Creativity is a muscle
I’m more often than not labeled as a “creative” (yes, the noun version). Being an illustrator and designer and storyboard writer (to name a few roles I) I’m expected to bring a consistent level of creativity to my work. Early in my career that expectation stirred fear in my belly. What if I lost this magical gift of creativity? What if my well dried up with my youth? I found myself staring down the barrel of a middle management career path mostly void of what I found to be my truest enjoyment.
So I swam in my fountain of youth and a decade and a half later find myself marveling that I feel more creative than ever. While youth and inexperience definitely brought a certain raw enthusiasm, at this point I’ve honed my creative muscle into an efficient processing system. And I did so without much conscious effort.
I don’t think what I did was a secret. You can Google “how to be creative” and find some fascinating articles. Books, too. My colleagues have written one on the importance of bringing creativity into the business atmosphere. Just know that creativity is not a talent that is simply inherited—it’s a muscle that must be constantly exercised, flexed, expanded, challenged, nurtured.
These ideas will get you started.
Get the environmental factors right
John Cleese has a great talk about creativity that highlights the critical environmental factors: the physical (and metaphorical) space to have an open mind, time (blocked out) to let the process happen naturally and unrushed, and confidence to allow you to embrace being silly or illogical so you can let go of the fear of failure or being wrong. It’s about “playing” with the concept with no particular outcome in mind. All of this is balanced within the structure of a deadline. Even if it’s a personal project, you need accountability for progress (at the very least), with the aim of getting it done. Really.
Illustration by Chris Roettger / Tremendousness
Turns out that creativity isn’t about a natural ability, but people that are naturally inclined to let those factors come together are often tagged as more creative. A lot of designers and illustrators take flak for having foosball and pool tables and well-stocked mini-fridges in their studios. People say it makes us look like slackers. But that “taking a break” time (often called procrastination) is a critical part of the creative process.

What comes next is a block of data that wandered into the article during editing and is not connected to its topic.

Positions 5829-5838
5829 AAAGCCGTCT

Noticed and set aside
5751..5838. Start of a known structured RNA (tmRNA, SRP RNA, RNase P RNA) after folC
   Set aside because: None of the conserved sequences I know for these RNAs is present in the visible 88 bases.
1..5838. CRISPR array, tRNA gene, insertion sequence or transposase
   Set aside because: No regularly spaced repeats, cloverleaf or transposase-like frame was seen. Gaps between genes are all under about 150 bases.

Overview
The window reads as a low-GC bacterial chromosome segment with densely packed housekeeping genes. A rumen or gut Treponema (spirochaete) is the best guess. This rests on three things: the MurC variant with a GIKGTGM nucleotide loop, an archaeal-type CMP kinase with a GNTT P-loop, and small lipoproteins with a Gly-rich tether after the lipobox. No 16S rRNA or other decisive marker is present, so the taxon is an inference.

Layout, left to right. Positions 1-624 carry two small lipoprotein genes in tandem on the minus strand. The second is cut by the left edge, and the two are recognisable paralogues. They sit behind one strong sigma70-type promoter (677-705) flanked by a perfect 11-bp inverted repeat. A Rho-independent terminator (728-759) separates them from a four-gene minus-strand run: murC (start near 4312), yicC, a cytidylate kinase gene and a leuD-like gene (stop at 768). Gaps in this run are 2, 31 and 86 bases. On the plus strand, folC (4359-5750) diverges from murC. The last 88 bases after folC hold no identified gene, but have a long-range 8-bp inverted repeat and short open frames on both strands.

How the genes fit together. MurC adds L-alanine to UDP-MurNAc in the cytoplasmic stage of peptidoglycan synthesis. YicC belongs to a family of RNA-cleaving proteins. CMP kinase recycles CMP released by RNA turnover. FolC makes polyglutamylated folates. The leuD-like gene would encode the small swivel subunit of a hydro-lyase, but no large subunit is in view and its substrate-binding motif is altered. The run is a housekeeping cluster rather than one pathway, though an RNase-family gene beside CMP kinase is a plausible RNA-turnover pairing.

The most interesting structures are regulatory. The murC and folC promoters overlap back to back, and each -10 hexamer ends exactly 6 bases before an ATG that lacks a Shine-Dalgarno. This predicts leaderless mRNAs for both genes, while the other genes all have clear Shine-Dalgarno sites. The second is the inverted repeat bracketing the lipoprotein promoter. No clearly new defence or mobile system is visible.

Release the pressure
Finding a way to take off the pressure of jumping straight to an answer is key. We meet with clients all the time and run through seemingly nonsensical exercises that ultimately prep the brain to fire in different ways than normal. Heard of an “Icebreaker”? It’s a popular tool of facilitators for good reason. It creates a feeling of openness, of handing the car keys and steering wheel to some other part of the brain. Letting someone else drive allows you to enjoy the scenery and can trigger ideas you can’t see when the blinders of a looming deadline and the emptiness of a blank page unnecessarily confine and distract you.
Let’s acknowledge the discomfort that exists in the space between the confrontation of a problem and the finding of the solution. We become desperate for a resolution. But don’t hold too tightly to those first conclusions; the best, most creative solutions often come after you’ve worked through the findings of the initial thinking. Jump past your early, brainstormed concepts—no matter how well formulated they seem—and give your ideas space and time to marinate into something better.
Make it better
My favorite art director made it a point to shoot down my first idea. Always. If it wasn’t a complete kill, the concept would be so wounded it would have to be reconfigured—inevitably into something better. Often this happened against my will and I’d grudgingly appreciate at the final outcome. As frustrating as it was to hear that my first (brilliant) idea was going to require more work (and then more work), the reward in the end was usually much greater than my own personal ego.
Some of the most inspired inventions and solutions happen outside the studio, lab, classroom, or office. These “epiphanies” occur during walks, in traffic, in that time between dreaming and waking… not while you’re staring at screens and printouts.
Creatively stumped? Get out of your element (if you’re reading this you’re halfway there!) and step away from the screen.